towns and look for the tea store."
McDonald began taking courses to
become a tea sommelier - someone with
training and extensive knowledge of tea as
a hobby. In the process, she became some-
what of a tea expert.
"One of the things that is a surprise to
most people is that Germany is the world's
largest tea purchasing country and also has
the strictest quality control," McDonald
said. "They have a zero tolerance for pesti-
cides and heavy metals."
After moving to Ann Arbor, McDonald
began looking for a career that would allow
her to raise her two young sons. She opened
TeaHaus in December 2007 with about 200
different loose teas, all imported from Ger-
McDonald is quick to point out that what
most Americans think of as the typical tea
house is much more refined than the vast
majority of the traditional ones throughout
"In the U.S., most of the tea rooms have
a lot of doilies, flowers, a lot of pink, alot of
mauve," she explained. "Most of the really
fancy tea rooms in Europe are for the tour-
ists. Most of the tea rooms I went to were
just like what we would call a cafd - they
just happened to sell tea instead of coffee. It
just happened to be ina building that is 250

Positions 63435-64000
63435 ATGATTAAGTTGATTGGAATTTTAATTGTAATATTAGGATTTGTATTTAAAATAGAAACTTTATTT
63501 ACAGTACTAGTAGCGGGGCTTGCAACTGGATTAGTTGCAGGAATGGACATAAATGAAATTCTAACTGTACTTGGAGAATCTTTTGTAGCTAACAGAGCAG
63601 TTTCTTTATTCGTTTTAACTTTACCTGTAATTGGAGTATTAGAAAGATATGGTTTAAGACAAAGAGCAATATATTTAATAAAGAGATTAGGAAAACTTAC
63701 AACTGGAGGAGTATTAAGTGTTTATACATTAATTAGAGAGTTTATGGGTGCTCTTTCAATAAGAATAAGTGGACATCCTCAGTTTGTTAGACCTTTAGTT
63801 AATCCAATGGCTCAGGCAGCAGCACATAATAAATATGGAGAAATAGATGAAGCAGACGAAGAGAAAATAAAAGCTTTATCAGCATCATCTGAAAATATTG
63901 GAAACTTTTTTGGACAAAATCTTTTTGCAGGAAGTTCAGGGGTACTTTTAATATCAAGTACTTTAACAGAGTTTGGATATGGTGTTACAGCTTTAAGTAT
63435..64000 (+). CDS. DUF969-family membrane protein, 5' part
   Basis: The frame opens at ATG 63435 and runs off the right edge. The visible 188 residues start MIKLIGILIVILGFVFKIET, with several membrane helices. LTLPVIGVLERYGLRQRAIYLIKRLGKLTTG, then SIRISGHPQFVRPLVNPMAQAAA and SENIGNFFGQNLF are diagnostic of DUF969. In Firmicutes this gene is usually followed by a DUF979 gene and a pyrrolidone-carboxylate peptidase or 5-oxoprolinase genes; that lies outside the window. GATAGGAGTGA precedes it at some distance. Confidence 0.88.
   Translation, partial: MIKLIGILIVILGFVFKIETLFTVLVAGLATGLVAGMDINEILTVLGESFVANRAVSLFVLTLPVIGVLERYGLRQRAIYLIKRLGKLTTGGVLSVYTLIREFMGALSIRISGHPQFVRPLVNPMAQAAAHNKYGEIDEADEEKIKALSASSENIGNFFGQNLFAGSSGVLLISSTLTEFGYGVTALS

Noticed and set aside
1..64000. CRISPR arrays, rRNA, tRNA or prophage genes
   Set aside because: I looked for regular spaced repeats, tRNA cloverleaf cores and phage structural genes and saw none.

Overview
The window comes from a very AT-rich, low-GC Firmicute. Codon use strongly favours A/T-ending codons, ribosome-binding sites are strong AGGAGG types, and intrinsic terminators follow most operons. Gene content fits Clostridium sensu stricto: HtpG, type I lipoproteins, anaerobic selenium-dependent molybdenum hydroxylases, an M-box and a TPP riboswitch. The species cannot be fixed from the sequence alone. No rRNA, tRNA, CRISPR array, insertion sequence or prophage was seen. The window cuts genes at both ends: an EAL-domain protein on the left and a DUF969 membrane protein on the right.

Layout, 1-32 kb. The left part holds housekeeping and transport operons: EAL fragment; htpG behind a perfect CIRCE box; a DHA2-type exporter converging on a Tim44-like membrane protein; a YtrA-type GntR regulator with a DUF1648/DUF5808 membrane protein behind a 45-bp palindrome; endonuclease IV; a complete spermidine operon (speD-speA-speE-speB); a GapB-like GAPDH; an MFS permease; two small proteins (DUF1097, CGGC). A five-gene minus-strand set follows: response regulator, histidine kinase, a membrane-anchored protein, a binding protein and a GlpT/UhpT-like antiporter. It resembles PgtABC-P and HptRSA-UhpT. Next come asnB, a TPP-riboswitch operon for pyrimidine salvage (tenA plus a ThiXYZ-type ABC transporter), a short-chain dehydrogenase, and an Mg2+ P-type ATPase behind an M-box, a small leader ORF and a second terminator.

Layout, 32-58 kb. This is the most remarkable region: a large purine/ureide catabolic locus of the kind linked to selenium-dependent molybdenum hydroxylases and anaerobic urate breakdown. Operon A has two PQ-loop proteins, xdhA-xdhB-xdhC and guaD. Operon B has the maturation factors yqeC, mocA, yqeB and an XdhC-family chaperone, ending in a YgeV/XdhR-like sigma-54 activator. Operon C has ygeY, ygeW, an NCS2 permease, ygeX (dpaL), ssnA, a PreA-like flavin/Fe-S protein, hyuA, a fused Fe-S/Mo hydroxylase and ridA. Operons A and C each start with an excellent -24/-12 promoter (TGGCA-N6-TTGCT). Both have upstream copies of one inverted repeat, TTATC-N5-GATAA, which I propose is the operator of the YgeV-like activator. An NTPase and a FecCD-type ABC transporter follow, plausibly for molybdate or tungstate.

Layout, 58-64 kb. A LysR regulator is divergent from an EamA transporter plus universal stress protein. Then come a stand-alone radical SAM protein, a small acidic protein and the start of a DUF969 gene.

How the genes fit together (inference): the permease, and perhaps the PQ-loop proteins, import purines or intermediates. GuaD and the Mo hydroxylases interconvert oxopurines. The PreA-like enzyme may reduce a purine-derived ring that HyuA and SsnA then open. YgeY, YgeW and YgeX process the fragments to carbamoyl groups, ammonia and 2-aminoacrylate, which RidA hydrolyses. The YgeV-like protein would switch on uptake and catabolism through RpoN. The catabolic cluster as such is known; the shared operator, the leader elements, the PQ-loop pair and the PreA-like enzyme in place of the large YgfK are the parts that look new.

years old, so it kind of oozed a little quaint-
ness, but not on purpose."
In keeping with this statement, the actu-
al tea room of TeaHaus, which opened in
September, is more consistent with the tra-
ditional European tea house."
"We don't have the big hats and the white
gloves and the doilies and stuff like that,
because in 14 years of living in Europe, I
never once saw that," McDonald said.
See TEA, Page 4B

Craving some jam band
in your life? Complete
with a trippy kalei-
doscopic light show?
Good, because self-
dubbed "progressive
funktronica" Ultravio-
let Hippopotamus is
comin' to town - so
hippies, put on your
hemp beanies and head
on over to the Blind
Pig tonight, where the
Grand Rapids natives
are performing. Tickets
start at $10, and doors
open at 9:30 p.m.


The 53rd Annual
Grammy Awards will
broadcast Sunday night
at 8 p.m. on CBS. This
year, frontrunners Emi-
nem, Lady Gaga, Katy
Perry and Cee Lo Green
are scheduled to take
the stage. Whether
"Glee" goes Grammy
or the Recording Acad-
emy acknowledges
the addictively British
Mumford & Sons, the
Grammys provide the
most accessible free
concert of the year.




So it's the weekend and
you're a family values-
loving American look-
ing for a movie: What
to do? Well, this Sun-
day at 1:30 p.m., you
can head to the Michi-
gan Theater, where,
on Sunday, the Family-
Friendly Film Series
presents Joe Johnston's
classic 1989 comedy
"Honey, I Shrunk the
Kids," a tale of a nutty
scientist whose latest
invention, obviously,
shrinks the kids.
Are two jazz ensembles
better than one? Find
out this Saturday when
two of today's hottest
jazz groups appear
at the Power Center.
Vijay lyer will perform
at 8 p.m., followed
by alto saxophonist
Rudresh Mahanthap-
pa's Apex ensemble.
Both lyer and Mahan-
thappa are New York-
based musicians whose
works are influenced
by their Indian heritage.
Tickets from $16.